Putin And His Hackers May Not Be Done With Us Yet

Following the release of hacked DNC emails in the days leading up to the Democratic National Convention, questions have been raised about Russia's clear interest in meddling with the U.S. presidential

Former KGB agent and current Russian President Vladimir Putin appears to be attempting to influence the 2016 presidential election in favor of Donald Trump both overtly and covertly.

Putin’s feud with Hillary Clinton is not new. The Russian president has blamed the United States -- and particularly its State Department  -- for trying to force regime change through strategic investments in organizations that “promote democracy.” From Putin’s perspective, he’s just giving us a taste of our own medicine.

Worries have swirled around the possibility of more hacking scandals as we get closer to Nov. 8. Some states, including Texas, Pennsylvania and Virginia, use electronic voting systems and do not require paper backups of ballots, making them particularly good targets for hackers that might want to mess with the polls.



Sen. Tom Carpenter, the ranking Democrat on the Senate’s Homeland Security Committee, sent a letter to Homeland Security head Jeh Johnson noting that a “cyberattack by foreign actors on our election systems could compromise the integrity of our voting process.”

Chris Finan, a former cybersecurity official for the Obama administration, also raised the possibility of Russian attempts to tamper with the election in an opinion piece he penned for The Hill.

Trump, for his part, seems of two minds when dealing with questions about Putin. In a televised Republican primary debate, he spoke of a “relationship” with Putin: “I got to know him very well because we were both on ‘60 Minutes.’” Forget the fact that they were on different continents at the time.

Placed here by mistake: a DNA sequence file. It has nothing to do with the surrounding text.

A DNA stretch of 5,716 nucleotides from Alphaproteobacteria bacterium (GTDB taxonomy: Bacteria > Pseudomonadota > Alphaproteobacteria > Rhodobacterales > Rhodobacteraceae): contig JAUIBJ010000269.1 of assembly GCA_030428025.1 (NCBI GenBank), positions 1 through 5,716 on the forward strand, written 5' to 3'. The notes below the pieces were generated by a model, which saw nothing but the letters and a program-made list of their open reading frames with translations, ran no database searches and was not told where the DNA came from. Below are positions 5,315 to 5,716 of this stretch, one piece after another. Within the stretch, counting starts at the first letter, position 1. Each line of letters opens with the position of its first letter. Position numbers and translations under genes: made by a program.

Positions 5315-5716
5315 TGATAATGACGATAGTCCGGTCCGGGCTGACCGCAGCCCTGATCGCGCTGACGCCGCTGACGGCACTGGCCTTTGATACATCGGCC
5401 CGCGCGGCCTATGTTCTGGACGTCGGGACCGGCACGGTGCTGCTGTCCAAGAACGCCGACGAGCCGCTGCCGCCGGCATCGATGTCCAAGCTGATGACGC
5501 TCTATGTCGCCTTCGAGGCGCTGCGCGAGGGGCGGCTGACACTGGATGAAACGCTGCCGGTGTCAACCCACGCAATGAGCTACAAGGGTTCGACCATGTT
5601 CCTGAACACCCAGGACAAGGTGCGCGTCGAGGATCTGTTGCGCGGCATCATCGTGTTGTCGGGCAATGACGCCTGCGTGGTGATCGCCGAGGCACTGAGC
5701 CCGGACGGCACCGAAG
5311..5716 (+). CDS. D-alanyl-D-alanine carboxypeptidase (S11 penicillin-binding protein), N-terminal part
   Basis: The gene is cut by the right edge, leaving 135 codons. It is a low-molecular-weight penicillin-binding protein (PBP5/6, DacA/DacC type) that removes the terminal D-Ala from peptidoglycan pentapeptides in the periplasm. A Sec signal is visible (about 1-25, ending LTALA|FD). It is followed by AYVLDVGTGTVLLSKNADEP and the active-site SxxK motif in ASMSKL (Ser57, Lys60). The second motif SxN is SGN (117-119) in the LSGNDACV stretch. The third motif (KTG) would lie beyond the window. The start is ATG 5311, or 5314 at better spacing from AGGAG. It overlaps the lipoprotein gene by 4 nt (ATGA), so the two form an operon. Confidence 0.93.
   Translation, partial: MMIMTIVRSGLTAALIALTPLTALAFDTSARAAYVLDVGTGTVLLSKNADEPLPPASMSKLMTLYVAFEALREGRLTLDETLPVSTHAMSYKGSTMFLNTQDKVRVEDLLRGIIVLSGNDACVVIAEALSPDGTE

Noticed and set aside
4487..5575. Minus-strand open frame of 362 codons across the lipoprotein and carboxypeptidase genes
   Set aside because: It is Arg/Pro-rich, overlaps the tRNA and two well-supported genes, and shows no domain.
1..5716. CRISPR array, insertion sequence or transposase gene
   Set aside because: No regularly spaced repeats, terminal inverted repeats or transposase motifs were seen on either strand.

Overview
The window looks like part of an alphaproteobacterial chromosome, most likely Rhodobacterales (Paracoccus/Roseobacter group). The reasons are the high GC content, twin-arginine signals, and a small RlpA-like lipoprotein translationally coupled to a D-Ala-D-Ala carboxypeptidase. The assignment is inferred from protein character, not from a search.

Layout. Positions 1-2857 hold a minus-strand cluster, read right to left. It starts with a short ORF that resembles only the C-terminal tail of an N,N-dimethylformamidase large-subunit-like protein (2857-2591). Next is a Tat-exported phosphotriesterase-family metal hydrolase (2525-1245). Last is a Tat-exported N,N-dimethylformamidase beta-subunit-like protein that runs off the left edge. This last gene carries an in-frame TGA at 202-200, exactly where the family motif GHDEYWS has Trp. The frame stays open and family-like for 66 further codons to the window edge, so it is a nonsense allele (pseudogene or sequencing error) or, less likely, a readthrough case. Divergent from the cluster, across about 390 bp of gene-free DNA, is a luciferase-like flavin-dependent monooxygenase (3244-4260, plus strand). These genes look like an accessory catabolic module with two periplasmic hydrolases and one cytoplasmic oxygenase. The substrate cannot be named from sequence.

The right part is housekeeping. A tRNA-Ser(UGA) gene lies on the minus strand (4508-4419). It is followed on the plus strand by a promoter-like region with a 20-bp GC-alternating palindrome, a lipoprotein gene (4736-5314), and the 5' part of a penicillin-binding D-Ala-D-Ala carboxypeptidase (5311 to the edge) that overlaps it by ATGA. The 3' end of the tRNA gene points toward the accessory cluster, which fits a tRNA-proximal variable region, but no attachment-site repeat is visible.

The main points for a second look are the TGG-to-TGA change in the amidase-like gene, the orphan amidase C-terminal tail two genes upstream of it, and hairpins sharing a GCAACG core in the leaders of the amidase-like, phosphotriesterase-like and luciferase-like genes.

Then recently, following the DNC, George Stephanopoulos asked Trump about his relationship with Putin, and Trump gave a very different answer, “I have no relationship to -- with him. I have no relationship with him.”

Between “at least [Putin] is a leader,” hypocritical statements about his “relationship” with the Russian president, and Trump's inviting Russia to continue its apparent hacking activities against Clinton and the Democrats, former CIA director Michael Morell has gone as far as to call Trump “an unwitting agent of the Russian Federation.”

Adding to the questions around Trump’s Russian connection is his campaign manager’s history of consulting for Viktor Yanukovych, the pro-Russian Ukrainian president who was deposed by a popular uprising in 2014. The Republican platform even softened anti-Russian language around the crisis in Ukraine, apparently at the behest of Trump representatives.

The U.S. isn’t the only country that Russia is actively trying to undermine or destabilize. There is evidence of nefarious Russian activity throughout the West, particularly focusing on European countries, including Germany, Austria, the Czech Republic, Hungary, France.

Russia’s support is often for right-wing nationalist parties, very much in tune with the Trump world-view. Hungarian consultancy Political Capital found that Russian-owned banks have been promoting the work of the Front National (France’s far-right nationalist party led by Marine Le Pen).

Next story loading loading..